A substitute operating levy for Edgewood City Schools will be on the March 17, 2020 ballot. This will appear as Issue 5 on the ballot. This levy is a continuation of the expiring 2015 levy and would mean no new taxes for district residents. To assist you in making your decision, here is a list of Frequently Asked Questions (FAQs) about the levy. Click here for a printable version of the FAQs.
Q: What is a substitute levy?
A: A substitute levy is a type of ballot issue that can replace an existing emergency levy, or a current substitute levy. It can be for 5 years, 10 years or continuous. Issue 5 is for 5 years.
Q: What does a substitute levy provide?
A: A substitute levy allows a district to collect additional property tax revenue from any new construction that occurs inside the district boundaries during each tax year.
Q: Why does Edgewood need this levy?
A: The current levy is expiring at the end of 2020, and the amount collected from this levy is $2.7 million dollars. This represents 7.2% of the district’s operating budget and is crucial to our day-to-day operations. As our enrollment continues to grow, so do our expenses. State funding is projected to be flat, so the levy is critical for providing our students with the education and support services they need.
Q: How much would a property owner pay if the levy passes?
A: Approximately $14.37 per month ($172.42 annually) is the amount a property owner would pay, per $100,000 property value (this amount assumes the homeowner is receiving the 12.5% homestead reduction).
Q: Will property owners lose the 12.5% homestead reduction they currently receive?
A: No, if the substitute levy is approved by voters, qualifying property owners will not lose the 12.5% in homestead tax reduction they currently receive. This amount includes the rollback and homestead credits they currently receive as a homeowner.
Q: What is the millage amount for the substitute levy?
A: The millage for the upcoming levy is 5.63. The amount of the millage has reduced since the original emergency levy was approved in 2005. At that time, the millage was 6.90. When the substitute levy passed in 2010, it was at 6.16 and has been decreasing each year.
Q: What happens if the levy passes?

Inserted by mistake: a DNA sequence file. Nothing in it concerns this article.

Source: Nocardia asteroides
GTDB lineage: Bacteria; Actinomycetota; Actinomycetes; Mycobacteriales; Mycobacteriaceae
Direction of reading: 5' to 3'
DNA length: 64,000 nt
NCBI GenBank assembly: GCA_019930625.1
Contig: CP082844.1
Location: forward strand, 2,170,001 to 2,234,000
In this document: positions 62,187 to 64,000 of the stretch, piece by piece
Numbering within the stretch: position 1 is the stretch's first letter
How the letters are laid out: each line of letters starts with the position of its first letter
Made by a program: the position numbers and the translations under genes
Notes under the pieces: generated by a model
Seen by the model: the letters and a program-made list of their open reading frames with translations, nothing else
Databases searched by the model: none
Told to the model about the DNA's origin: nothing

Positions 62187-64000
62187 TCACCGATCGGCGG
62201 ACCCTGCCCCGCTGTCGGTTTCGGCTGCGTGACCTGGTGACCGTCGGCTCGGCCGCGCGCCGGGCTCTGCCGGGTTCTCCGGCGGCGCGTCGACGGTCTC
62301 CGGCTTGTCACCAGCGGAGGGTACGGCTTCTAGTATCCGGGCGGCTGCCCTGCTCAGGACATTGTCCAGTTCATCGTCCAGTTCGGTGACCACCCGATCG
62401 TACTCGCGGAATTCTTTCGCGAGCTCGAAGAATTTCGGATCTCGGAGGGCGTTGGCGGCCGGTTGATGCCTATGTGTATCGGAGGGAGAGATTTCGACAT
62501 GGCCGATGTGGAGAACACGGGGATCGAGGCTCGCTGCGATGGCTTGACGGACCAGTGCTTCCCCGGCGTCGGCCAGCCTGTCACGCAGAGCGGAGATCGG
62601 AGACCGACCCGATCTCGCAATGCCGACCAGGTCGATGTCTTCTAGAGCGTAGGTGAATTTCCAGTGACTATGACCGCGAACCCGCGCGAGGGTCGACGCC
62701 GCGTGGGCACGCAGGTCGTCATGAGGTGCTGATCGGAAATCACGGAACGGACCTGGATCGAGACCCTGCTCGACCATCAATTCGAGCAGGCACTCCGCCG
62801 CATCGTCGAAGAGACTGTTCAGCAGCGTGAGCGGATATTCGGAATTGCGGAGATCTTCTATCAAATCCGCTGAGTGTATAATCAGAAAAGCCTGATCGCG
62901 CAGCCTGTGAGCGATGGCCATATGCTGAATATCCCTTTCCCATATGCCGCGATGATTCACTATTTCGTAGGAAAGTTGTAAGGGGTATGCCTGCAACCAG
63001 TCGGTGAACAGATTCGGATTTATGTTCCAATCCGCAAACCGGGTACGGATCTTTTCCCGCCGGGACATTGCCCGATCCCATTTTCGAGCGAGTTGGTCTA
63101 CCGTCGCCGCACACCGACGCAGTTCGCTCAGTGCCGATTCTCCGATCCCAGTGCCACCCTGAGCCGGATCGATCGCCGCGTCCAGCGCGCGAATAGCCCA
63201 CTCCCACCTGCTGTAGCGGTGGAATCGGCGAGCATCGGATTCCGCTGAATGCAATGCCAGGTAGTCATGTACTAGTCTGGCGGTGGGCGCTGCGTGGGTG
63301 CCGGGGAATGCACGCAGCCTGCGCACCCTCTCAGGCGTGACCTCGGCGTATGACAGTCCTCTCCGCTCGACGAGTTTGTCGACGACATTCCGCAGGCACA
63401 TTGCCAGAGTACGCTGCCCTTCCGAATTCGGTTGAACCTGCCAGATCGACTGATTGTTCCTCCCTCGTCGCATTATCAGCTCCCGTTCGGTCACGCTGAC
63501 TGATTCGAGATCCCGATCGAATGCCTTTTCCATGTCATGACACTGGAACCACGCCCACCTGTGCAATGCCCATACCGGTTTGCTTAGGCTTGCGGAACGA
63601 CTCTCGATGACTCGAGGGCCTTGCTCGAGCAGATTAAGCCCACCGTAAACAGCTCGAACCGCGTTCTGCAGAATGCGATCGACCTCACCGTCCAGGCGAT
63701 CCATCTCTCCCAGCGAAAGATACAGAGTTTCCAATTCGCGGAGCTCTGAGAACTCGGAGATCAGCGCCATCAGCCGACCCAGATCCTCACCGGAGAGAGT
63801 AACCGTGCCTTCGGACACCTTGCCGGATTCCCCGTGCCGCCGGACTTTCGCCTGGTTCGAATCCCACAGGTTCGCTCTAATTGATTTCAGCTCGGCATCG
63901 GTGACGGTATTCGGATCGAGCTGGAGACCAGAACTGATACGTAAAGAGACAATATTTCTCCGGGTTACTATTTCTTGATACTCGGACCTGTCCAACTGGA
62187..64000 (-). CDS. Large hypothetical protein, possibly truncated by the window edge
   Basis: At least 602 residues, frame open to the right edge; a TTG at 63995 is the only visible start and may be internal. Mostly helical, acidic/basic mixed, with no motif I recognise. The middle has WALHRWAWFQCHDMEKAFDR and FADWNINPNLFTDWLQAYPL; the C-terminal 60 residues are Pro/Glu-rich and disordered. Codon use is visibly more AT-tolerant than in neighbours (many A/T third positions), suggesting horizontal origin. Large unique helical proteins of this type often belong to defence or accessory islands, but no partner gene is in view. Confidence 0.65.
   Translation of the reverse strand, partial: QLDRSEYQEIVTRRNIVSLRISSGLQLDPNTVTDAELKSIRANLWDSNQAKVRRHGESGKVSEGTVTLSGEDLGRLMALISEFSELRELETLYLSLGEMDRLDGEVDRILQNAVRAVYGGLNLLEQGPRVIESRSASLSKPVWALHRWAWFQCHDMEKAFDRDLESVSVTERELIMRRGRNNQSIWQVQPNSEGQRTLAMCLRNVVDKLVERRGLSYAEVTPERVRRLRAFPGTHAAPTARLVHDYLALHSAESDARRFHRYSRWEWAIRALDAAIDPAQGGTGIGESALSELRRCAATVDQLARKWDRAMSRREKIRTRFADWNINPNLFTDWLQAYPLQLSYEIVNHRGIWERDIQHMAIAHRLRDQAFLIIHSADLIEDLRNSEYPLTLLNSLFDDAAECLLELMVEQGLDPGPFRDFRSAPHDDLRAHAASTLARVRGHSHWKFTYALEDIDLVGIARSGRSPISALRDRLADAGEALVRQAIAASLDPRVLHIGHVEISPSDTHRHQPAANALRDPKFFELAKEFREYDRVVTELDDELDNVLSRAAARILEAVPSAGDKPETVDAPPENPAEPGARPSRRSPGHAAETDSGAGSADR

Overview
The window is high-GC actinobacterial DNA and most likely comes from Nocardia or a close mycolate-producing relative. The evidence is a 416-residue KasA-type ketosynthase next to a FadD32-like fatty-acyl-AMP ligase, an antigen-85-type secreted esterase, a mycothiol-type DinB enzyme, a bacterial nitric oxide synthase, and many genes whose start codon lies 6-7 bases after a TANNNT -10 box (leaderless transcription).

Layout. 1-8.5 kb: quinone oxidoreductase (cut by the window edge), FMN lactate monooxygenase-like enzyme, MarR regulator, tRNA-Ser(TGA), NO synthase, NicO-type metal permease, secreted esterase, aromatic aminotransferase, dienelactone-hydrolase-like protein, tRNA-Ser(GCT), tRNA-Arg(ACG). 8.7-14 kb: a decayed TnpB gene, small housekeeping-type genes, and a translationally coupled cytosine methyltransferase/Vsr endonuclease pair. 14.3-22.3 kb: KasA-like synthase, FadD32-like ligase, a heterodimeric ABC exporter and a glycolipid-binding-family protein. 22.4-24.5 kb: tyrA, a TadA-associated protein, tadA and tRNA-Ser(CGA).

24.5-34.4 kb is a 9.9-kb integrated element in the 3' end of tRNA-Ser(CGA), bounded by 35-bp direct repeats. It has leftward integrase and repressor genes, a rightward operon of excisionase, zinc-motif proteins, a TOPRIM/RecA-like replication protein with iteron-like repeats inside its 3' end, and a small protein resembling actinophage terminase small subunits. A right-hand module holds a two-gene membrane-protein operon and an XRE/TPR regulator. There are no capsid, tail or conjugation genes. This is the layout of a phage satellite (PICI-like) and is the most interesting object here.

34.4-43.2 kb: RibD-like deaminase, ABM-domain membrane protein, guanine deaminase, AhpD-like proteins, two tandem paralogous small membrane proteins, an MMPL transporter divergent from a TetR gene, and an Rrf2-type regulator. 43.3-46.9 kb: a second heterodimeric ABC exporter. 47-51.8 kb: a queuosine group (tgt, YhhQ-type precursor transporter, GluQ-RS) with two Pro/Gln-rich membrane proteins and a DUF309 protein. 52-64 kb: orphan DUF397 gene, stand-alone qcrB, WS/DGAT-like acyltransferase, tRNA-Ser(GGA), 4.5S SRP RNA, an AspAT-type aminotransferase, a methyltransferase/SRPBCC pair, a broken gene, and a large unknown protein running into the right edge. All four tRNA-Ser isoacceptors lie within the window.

- Maintain current class sizes
- Maintain current staffing levels
- Offer the courses our students desire and keep Advance Placement (AP) and College Credit Plus (CCP) course choices
- Retain extracurricular activities with little to no participation fees
- Continue to provide transportation to all current routes
- Maintain our day-to-day operations
Q: What happens if the levy fails?
Possible reductions include:
- Reduce student support services in all schools
- Reduce class choices and course offerings
- Restructure extracurriculars and require pay-to-participate fees for all activities
- Significant staff reductions
- Increase class sizes in grades K-5 and class loads in grades 6-12
- Reduce transportation causing longer bus rides and fewer stops for students K-8, eliminate transportation for students in 9-12 grades
Q: There are several new housing developments underway or planned to be built in the near future in the Edgewood district. Don’t school districts get more tax money with every new house that is built?
A: Yes, with a substitute levy, more houses mean more property tax revenues to the district.
Q: March 17 is a primary election and I have not declared a party. Can I still vote?
A: You do not have to declare a party to vote in a primary election. Any registered voter may request an “issues only” ballot at his or her polling location.
February 18: Deadline for voter registration for March 17 primary
February 19: Absentee vote by mail, early voting begins (through March 16)
March 14: Last day to request absentee ballot
March 17: Election Day- Polls open 6:30 a.m. - 7:30 p.m.